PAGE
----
Admitting at the outset that we cannot say for certain what knowledge is (sensu Leach 2012:211) can have powerful implications for unsettling the effects that dominant categories hold. Without such an admittance, Marilyn Strathern (2013) suggests, a radical divergence of what counts as knowledge may be initiated and concealed at the moment of agreement between parties. For example, a UK-based working group on human remains in museum collections initiated a dialogue between scientific experts and Indigenous groups in Australia, New Zealand and North America whose ancestral remains were under discussion. As Strathern argues, by framing that project as one of “knowledge exchange” aiming to trigger dialogue and establish “an agreement” whereby both scientific study and repatriation could be carried out, the working group assumed dialogue to be possible; that is, they assumed scientific and Indigenous knowledge to be in symmetrical relation to the remains. In response, many Indigenous participants were offended by the conviction that their relations with ancestral remains could be reduced to a mere “perspective” that could then be compared to that of the scientists. In this way, that project revealed a divergence so radical that there was no agreement to debate (Strathern 2013:3-8). By admitting and staying open to the idea that the category of knowledge is quite slippery, these types of dialogues may open space for alterities that otherwise go unnoticed.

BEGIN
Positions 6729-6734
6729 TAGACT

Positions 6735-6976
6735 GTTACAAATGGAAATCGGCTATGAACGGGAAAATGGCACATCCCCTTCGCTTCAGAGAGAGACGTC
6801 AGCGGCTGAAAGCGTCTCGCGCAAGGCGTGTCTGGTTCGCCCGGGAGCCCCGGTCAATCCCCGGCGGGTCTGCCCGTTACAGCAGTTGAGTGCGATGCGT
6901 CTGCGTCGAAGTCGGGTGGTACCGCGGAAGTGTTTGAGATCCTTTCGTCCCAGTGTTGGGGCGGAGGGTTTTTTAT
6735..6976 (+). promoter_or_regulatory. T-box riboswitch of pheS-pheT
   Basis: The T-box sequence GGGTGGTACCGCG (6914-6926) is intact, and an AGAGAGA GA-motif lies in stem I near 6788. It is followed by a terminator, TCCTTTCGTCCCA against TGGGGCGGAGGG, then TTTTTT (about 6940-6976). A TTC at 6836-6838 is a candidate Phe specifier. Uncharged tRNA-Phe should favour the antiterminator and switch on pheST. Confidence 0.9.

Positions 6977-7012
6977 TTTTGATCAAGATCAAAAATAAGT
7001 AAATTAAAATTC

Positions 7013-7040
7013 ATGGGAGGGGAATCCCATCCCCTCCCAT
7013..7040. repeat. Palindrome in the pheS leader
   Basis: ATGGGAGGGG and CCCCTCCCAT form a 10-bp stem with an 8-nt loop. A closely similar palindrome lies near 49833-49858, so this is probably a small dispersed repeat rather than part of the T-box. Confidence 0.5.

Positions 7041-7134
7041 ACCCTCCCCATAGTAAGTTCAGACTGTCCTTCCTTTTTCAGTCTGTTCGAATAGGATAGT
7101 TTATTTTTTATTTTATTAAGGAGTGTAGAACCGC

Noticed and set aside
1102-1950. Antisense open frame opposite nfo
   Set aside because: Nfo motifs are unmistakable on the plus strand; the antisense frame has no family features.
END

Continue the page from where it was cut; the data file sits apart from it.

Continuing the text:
If Strathern shows the danger of assuming what counts as knowledge, Helen Verran (2013) imparts how the category might be disrupted altogether. In describing a ceremony known as Ngathu, performed by Yolngu Aboriginal Australians, Verran shows how the ceremony enacts Yolngu politics. In the ceremony, cycad nuts are split, dried, then placed in bags and soaked in bodies of water. By the third day of soaking, the poison, known as “fighting of trouble” (Verran 2013:2), has leached out of the nuts, making the surrounding land and people strong. The soaked nuts are then ground to a paste, shaped into loaves, and eaten according to strict protocols. This process of decomposing and recomposing, of reshaping the many into one and back into many, is articulated through various stories and images and informs Yolngu territory, law, and partnerships (Verran 2013:1-5). Verran shows that the performative “doing” of Yolngu politics doesn’t depend on a category of knowledge concerned with Ngathu and its effects; rather, the ceremony, on its own terms, actively does the work of ordering relationships among humans and non-humans, of binding people to land, and of safeguarding country.

Though categories may, at times, be necessary in order for conversation to take place, the aim of this discussion has been to loosen the grip that some categories hold. By constantly questioning how we qualify what counts as knowledge and where the boundaries of this category might lie, we allow for radically different modes of being to flourish. My own curiosity leads me to ask: In what ways are IPinCH-related projects loosening, hardening, reinforcing or interrogating the category of knowledge?


References Cited: